3

While looking through the logs for my web server, for a web site I wrote, I've noticed a lot of queries are being made twice, first as I expect then followed again within a second with 'A=0 appended to each argument.

The A=0 is not part of any code I wrote for the web site, so it is being added by the remote browser and/or user.

Examples:

"GET /xxx.cgi?id=1160 HTTP/1.1"
"GET /xxx.cgi?id=1160'A=0 HTTP/1.1"

and

"GET /list.cgi?anon=true&list=abb HTTP/1.1"
"GET /list.cgi?anon=true'A=0&list=abb HTTP/1.1"
"GET /list.cgi?anon=true&list=abb'A=0 HTTP/1.1"

This happens frequently and regularly and from many different sources, so I don't think it's a hack attempt, but it does make me wonder what could be causing it.

Does anyone know why this is happening?

The browsers are logged as many variation of Mozilla and Chrome, and IPs are scattered around the world.

  • No comment on why they're duped, but I often add a=0 to queries when I'm dynamically adding parameters - that way I can always add '&param=' without having to worry about whichever I dynamically add first needing a ? instead of &. – Numeron Oct 10 '16 at 0:45
  • Thanks for the suggestion; I clarified in the question that I wrote the web site code and it is definitely being added by the remote user/browser. – simpleuser Oct 10 '16 at 1:30
5

There is a very good chance that this is a botnet looking for SQL injection. Even if the bot's goal isn't SQL injection, it will get a ton of SQL errors by adding 'A=0 to parameter names. The first attack string is shown below:

"GET /xxx.cgi?id=1160'A=0 HTTP/1.1"

If the ID parameter is used in a query, it will produce a syntax error:

select * from `table` where id = '1160'A=0'

The above query has unbalanced single quotes which may produce an error message. Adding A=0 will never be valid syntax because there will always be an odd number of single-quotes, and there is no comment terminator. This maybe by design, because it is a string that always errors.

  • Ignoring the fact that the web site doesn't trust user input and so none of the attempts have any effect whatsoever including not causing any errors, it still seems strange to me that the attempts are coming from so many different IP addresses and so regularly but not consistently. I had at first considered sql injection, but now am wondering if there is some strange browser plugin doing it, etc. If it was an sql injection attempt, it's being made repeatedly against the most common urls, with no effect, so why keep trying? – simpleuser Oct 10 '16 at 2:43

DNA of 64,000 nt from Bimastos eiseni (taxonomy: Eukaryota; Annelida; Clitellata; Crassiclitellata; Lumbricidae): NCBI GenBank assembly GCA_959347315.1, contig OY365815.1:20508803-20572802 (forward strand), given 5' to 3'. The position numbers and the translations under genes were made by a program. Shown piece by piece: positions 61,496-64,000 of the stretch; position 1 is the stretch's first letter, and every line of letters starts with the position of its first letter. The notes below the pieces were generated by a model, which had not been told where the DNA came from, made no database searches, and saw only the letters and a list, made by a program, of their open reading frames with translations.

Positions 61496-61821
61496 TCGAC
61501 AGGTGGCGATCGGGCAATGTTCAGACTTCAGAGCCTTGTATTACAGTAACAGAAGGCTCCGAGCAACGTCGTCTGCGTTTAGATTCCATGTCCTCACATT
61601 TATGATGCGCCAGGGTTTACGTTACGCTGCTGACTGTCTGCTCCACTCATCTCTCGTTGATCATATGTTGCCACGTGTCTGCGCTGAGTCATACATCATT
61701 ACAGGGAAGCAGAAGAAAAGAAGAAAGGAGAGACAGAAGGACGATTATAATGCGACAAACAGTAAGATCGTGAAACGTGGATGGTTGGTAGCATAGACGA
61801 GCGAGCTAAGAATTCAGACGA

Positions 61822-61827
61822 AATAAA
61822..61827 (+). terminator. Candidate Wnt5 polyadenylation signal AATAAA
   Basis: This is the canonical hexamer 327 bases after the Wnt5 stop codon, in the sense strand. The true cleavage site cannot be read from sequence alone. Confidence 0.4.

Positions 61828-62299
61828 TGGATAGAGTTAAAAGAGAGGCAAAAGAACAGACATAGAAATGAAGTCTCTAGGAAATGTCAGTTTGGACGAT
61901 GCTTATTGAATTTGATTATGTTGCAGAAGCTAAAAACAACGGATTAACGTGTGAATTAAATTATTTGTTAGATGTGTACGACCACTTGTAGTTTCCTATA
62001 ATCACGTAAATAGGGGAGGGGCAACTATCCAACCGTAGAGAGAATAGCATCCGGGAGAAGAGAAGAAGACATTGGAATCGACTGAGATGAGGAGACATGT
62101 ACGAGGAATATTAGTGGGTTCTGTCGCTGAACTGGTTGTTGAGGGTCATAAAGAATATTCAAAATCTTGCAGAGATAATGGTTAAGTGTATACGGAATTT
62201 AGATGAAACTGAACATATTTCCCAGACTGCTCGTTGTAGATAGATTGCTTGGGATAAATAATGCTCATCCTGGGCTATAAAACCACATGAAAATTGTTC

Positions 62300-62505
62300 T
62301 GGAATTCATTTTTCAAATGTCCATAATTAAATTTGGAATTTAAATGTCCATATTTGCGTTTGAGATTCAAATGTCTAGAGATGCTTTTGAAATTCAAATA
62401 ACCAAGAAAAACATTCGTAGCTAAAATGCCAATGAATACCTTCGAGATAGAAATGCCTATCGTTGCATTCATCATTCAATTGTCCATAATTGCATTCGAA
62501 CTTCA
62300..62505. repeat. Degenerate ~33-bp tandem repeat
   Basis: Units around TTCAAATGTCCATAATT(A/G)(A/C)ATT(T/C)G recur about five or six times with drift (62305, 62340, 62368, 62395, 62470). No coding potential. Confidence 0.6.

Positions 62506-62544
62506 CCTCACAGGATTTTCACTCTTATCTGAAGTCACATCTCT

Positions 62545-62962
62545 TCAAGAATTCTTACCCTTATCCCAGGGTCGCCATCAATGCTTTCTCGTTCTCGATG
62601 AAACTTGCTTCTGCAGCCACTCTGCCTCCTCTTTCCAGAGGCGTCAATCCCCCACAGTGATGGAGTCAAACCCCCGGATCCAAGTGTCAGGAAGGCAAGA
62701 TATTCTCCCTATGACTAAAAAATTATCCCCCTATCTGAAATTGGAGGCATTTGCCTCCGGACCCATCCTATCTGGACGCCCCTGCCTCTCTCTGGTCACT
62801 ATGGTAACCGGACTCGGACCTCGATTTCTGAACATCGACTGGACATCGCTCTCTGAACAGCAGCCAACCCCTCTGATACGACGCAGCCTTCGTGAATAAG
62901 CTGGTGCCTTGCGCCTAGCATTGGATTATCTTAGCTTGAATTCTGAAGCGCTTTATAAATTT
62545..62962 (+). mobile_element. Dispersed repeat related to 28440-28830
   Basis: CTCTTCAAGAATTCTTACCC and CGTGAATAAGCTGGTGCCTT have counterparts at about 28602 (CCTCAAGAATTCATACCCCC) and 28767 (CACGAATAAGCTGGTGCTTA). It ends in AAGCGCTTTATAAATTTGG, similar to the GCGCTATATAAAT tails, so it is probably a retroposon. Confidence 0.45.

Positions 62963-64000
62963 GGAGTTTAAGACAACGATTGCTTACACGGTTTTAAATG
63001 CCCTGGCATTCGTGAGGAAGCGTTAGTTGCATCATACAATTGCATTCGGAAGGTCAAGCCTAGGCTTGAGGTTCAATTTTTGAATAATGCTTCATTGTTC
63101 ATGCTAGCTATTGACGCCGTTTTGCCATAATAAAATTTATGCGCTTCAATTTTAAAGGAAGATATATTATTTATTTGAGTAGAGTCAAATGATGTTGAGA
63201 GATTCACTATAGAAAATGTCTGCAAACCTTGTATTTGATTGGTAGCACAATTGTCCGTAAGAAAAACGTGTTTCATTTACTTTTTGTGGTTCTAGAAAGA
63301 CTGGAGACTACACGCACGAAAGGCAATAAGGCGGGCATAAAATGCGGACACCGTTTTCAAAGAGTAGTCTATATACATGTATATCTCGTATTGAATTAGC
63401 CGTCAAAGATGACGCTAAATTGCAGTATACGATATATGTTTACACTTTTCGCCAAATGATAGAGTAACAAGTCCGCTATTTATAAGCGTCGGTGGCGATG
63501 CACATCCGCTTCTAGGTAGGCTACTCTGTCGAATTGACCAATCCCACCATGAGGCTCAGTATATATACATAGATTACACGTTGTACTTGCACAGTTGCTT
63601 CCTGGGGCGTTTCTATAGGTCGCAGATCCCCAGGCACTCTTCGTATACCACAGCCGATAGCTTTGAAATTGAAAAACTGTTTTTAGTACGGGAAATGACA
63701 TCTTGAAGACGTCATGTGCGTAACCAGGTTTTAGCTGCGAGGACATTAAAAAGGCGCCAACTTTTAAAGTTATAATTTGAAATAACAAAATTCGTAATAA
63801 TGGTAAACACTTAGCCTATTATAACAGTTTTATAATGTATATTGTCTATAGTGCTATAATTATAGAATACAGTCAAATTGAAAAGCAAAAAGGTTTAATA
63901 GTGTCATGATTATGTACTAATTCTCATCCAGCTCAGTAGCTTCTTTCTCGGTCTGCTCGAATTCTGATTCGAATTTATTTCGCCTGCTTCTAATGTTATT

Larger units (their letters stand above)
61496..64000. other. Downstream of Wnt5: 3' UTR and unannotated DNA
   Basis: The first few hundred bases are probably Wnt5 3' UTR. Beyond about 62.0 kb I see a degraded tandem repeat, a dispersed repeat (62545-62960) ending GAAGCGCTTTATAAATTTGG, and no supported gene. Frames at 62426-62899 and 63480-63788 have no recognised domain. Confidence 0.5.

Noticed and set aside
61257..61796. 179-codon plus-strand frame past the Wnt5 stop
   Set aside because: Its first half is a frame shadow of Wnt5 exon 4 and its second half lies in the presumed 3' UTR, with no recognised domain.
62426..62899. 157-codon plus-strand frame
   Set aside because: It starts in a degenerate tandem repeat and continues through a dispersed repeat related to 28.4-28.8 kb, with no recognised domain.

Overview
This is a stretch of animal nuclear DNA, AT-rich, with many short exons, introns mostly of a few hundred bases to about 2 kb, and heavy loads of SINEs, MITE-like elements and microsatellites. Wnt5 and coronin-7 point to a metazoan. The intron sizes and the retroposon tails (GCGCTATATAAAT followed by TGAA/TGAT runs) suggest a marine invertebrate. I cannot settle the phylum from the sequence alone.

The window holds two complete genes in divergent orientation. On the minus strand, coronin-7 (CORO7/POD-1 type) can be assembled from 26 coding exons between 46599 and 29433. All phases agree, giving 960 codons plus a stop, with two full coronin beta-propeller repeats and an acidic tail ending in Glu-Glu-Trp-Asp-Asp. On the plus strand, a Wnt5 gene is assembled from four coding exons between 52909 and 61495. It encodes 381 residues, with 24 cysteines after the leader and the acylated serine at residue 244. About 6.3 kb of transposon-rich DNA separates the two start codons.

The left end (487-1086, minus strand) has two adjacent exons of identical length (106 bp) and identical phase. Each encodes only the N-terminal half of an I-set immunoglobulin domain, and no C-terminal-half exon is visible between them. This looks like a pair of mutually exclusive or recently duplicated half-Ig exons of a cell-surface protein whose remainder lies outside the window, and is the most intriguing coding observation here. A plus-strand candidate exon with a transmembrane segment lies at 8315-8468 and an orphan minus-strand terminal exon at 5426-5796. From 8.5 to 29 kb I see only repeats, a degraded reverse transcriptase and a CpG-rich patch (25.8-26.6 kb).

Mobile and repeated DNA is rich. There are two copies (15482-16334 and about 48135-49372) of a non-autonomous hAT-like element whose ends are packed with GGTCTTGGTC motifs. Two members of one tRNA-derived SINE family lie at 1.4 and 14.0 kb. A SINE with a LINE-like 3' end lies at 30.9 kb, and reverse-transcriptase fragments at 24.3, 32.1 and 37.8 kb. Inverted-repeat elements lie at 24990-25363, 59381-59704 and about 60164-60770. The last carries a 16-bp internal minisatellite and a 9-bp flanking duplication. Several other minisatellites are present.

• To clarify: no system errors. "ID 1160'A=0 not found" is not considered an error to me, in this context. – simpleuser Oct 10 '16 at 2:46
  • @user9999999 looks like a botnet to me – rook Oct 10 '16 at 4:14
  • I don't know if i disagree...but why would they expend so many resources to keep trying the same dumb, non-working attempts that have failed over and over? – simpleuser Oct 10 '16 at 4:57
  • 1
    because their algorithm is not pretty / optimal / effective, and creates redundant results. In the end, with their technique, they will still be able to identify potential targets and leverage those results. If it is a malicious browser plugin that does it, the bad actors don't use any resource at all for each request, since the clients do it. In such a case I guess the plugin would report to the mothership when a relevant error message arises. Please note that it would not be very smart (basic algorithm) to retest the same URL's, because their technique is easily discovered (see your case) – niilzon Oct 10 '16 at 9:21

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